Read Thought Crimes Online

Authors: Tim Richards

Tags: #ebook, #book

Thought Crimes (8 page)

Hizu doesn't know what to say. He hasn't been asked in the way that a wealthy man asks a servant, but in the way an Australian asks his mate. He could tell Ben that his story's untrue with an easy conscience. He'd been there. It was Hizu who'd given CPR to the banker's big mate. Last time he'd seen the two men, they were alive. What happened after that was rumour. If he said that, Nori, listening nearby, could have no reason to complain to their supervisor. But this situation was entirely new. It was a question of honour.

‘It's bullshit,' Hizu tells Ben.

‘Didn't happen?'

‘Nah, they both drowned.'

‘Then why would the doctor lie?'

‘The bar staff had seen them getting legless and did nothing to stop them.'

Ben and Craig were impressed. ‘Fuck, that's great arse-covering. This place couldn't be more Australian if it tried.'

Later, having shared two beers with their new mates, Norichi was furious. ‘If I told admin what you said, you'd be out of this place in an hour.'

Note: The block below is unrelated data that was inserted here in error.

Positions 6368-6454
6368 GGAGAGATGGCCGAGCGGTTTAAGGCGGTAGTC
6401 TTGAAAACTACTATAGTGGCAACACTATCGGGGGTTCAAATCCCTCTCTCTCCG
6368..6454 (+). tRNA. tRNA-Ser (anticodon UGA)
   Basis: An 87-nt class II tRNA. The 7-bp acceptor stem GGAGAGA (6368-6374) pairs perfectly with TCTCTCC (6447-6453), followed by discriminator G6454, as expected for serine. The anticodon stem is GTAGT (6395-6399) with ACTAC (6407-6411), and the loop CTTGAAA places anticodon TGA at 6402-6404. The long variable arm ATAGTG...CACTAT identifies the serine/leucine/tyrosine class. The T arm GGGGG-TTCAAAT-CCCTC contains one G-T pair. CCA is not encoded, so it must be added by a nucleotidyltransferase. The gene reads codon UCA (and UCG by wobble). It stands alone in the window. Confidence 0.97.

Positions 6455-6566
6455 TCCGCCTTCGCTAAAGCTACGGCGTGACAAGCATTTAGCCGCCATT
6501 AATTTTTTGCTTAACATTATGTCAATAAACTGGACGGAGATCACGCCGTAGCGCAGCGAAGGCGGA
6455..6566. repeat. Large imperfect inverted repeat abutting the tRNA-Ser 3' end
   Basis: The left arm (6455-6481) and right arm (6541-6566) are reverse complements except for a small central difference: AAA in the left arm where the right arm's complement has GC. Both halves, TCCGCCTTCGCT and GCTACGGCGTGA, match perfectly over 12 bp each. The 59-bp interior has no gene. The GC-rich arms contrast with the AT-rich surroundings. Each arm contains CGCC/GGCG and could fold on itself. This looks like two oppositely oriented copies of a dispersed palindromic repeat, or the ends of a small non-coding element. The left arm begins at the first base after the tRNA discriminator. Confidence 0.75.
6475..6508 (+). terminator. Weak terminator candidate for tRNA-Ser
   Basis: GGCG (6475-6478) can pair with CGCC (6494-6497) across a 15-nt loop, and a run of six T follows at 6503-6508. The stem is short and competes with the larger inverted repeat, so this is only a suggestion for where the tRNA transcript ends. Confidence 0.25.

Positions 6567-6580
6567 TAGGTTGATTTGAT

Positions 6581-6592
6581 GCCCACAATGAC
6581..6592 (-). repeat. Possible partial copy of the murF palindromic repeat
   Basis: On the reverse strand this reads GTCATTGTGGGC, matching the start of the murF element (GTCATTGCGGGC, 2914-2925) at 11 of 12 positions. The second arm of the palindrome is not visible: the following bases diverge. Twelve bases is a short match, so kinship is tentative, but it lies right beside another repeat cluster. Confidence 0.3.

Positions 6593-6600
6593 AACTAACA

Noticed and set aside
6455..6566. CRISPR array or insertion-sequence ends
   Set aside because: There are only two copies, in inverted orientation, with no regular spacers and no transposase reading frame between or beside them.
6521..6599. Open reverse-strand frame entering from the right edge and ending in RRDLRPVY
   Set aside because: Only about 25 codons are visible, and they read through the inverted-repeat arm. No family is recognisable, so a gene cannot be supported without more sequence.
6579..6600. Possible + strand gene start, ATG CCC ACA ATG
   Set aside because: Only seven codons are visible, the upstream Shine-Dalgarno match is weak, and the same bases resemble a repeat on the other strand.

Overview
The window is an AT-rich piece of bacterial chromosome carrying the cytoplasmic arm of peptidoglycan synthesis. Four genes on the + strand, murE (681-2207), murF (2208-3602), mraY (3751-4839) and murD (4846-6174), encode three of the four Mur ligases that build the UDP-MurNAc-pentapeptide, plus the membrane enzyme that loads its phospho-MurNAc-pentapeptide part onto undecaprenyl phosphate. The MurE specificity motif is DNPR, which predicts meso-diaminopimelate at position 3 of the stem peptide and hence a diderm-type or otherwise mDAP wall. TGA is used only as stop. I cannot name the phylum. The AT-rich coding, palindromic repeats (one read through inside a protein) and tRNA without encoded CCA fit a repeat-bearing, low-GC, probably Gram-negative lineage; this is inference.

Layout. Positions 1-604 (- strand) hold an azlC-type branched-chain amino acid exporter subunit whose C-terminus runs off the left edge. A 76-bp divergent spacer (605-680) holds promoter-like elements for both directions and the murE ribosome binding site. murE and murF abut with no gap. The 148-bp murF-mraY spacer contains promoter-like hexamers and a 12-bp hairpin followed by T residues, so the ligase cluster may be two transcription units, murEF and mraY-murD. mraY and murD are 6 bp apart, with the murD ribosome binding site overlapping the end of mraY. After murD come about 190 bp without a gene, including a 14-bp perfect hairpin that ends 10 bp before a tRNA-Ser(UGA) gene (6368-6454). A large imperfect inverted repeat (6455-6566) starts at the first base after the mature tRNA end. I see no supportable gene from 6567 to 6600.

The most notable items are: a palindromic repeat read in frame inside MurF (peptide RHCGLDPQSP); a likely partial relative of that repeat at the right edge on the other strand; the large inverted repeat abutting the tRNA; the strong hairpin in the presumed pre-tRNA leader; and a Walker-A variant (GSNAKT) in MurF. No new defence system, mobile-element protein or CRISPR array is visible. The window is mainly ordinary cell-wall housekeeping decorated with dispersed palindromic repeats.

‘What choice did I have? They wanted a story with a credible ending.'

‘That man could be a private eye or ASIS … You'd threaten everything to give someone a yarn to tell his mates.'

‘Better that than the truth.'

‘Truth's got nothing to do with it. If truth mattered, this place would still be wasteland.'

‘Nori, if you've got a problem, put it on paper and shove it up your clacker … You think you wouldn't go down with me? Do you really think your willingness to lie would count for anything?'

While studying for his final exam and the Permanency interview, Hizu begins to question some of Missy's balder assertions.

Even if a guest asks about your family, or where you went to